Kashubian mythology: Slavic mythology from northern Poland

The Slavic mythology comes in many local subbranches: over the past centuries it was passed down and evolved in many different ways within the various corners of the lands inhabitated by the Slavic people. An excellent example of the local Slavic mythology can be found in northern Poland among the legends of the Kashubian people.

Kashubians (Kaszëbi in their own language, or Kaszubi in Polish) belong to the branch of the West Slavic people. Many of them still speak the Kashubian language that is closely related to Polish, and both those languages belong to the group of the Lechitic languages. Kashubians are sometimes referred to as the last group representing the Baltic Slavs (Slavic people along the shores of the Baltic Sea) or Pomeranian Slavs (Pomerania, also: Pomerelia, was a Latin name for the region called ‘Pòmòrskô’ in Kashubian and ‘Pomorze’ in Polish, both coming from Slavic ‘po-more’ meaning an area ‘by the sea’).

In the Kashubian legends many curious informations about old gods and mythological creatures survived over the centuries. The ethnographers interested in the Kashubian culture managed to gather materials about c. 32 gods and c. 93 spirits, demons and other mythological creatures in which the rural Kashubians still believed around the turn of 19th/20th centuries. Sadly, due to the historical conditions when the Kashubian culture faced erasure over the past centuries (it’s the only fully surviving dialect of the group of Pomeranian Slavic languages) some informations come without important details like the names – a lot of the mythological gods and creatures are only nameless shadows of the old lore. However, there are still many names that can be properly described.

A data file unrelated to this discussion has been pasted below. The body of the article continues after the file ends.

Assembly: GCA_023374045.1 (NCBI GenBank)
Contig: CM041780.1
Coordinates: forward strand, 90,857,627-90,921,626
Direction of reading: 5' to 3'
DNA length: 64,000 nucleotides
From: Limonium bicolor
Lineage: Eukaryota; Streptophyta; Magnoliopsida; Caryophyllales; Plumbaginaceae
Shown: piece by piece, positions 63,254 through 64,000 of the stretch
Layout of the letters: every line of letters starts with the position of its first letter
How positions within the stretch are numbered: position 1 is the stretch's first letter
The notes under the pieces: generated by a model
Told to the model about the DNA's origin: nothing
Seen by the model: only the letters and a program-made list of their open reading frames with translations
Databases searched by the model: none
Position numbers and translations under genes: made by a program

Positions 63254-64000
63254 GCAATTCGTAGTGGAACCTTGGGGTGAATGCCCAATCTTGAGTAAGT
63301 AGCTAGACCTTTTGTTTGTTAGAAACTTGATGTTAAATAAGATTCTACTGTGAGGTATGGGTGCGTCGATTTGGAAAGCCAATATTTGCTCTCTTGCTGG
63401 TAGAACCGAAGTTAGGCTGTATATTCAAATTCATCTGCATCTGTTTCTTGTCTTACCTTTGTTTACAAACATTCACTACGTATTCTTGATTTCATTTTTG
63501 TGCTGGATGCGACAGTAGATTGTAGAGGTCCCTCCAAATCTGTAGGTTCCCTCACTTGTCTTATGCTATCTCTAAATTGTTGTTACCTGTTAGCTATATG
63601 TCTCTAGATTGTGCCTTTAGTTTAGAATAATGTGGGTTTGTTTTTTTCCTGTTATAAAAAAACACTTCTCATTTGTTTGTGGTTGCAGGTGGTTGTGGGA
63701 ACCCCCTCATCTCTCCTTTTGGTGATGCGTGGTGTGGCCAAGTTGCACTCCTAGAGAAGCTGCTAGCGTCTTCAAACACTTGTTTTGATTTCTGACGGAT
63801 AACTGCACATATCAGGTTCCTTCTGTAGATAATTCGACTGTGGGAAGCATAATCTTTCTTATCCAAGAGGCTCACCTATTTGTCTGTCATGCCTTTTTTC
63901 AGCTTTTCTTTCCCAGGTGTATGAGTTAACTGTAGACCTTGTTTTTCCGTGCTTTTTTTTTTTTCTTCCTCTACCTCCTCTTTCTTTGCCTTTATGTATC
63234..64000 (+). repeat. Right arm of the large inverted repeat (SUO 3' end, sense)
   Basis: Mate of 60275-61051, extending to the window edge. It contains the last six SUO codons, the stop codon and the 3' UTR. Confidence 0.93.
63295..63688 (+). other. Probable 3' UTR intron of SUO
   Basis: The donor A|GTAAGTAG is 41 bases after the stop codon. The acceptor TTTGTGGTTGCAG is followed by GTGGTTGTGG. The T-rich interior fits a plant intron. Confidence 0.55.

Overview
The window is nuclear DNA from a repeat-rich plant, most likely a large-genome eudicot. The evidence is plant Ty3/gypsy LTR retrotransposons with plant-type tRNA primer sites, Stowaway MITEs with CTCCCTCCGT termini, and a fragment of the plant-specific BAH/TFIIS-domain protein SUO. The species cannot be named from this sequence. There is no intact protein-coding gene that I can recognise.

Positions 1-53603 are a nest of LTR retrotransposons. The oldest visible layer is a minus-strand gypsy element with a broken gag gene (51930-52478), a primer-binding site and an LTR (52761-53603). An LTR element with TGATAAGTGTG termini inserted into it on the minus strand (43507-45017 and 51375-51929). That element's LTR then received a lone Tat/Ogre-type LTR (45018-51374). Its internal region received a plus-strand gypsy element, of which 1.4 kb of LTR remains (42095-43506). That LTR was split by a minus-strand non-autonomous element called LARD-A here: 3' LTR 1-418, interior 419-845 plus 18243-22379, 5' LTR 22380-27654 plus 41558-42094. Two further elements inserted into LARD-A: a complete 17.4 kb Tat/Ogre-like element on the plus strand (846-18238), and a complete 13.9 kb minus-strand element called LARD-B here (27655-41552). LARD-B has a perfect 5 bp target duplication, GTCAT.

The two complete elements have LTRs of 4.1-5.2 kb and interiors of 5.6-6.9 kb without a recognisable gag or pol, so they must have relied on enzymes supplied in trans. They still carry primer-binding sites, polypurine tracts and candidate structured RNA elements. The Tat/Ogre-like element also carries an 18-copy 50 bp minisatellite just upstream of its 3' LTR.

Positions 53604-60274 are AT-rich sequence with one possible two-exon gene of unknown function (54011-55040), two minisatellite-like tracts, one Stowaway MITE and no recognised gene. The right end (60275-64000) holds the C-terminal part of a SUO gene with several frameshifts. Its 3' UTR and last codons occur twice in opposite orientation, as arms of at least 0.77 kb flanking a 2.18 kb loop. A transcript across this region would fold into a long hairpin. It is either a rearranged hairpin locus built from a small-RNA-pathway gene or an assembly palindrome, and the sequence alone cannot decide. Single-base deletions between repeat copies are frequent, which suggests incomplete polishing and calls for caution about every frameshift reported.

There are both good and bad gods and spirits in the Kashubian mythology. Just like in the case of the other Slavic mythologies, the majority of gods are ‘good’ ones, favorable to the people, while the majority of the spirits represent the dangers lurking in the dark. What’s characteristic for the Kashubian mythology, there are a few unique characters in their lore which reflect the geographical conditions of the Kashubians as the people inhabitating a strip of land on the southern shores of the Baltic Sea and working as sailors or fishermen.

As always in the cases of ‘local’ mythology, some surviving names might’ve been distorted over the long centuries, some might’ve been influenced by the centuries of Christianity, or might represent a worship of Slavic lesser gods of only a local character, not known in the other parts of the Slavic lands. These kinds of details remain a mystery to be unveiled. Some of those names might already ring a bell for those of you who know them from the other Slavic langaugesin a different spelling  (with a strong focus on the spelling of names from the related Polish mythology).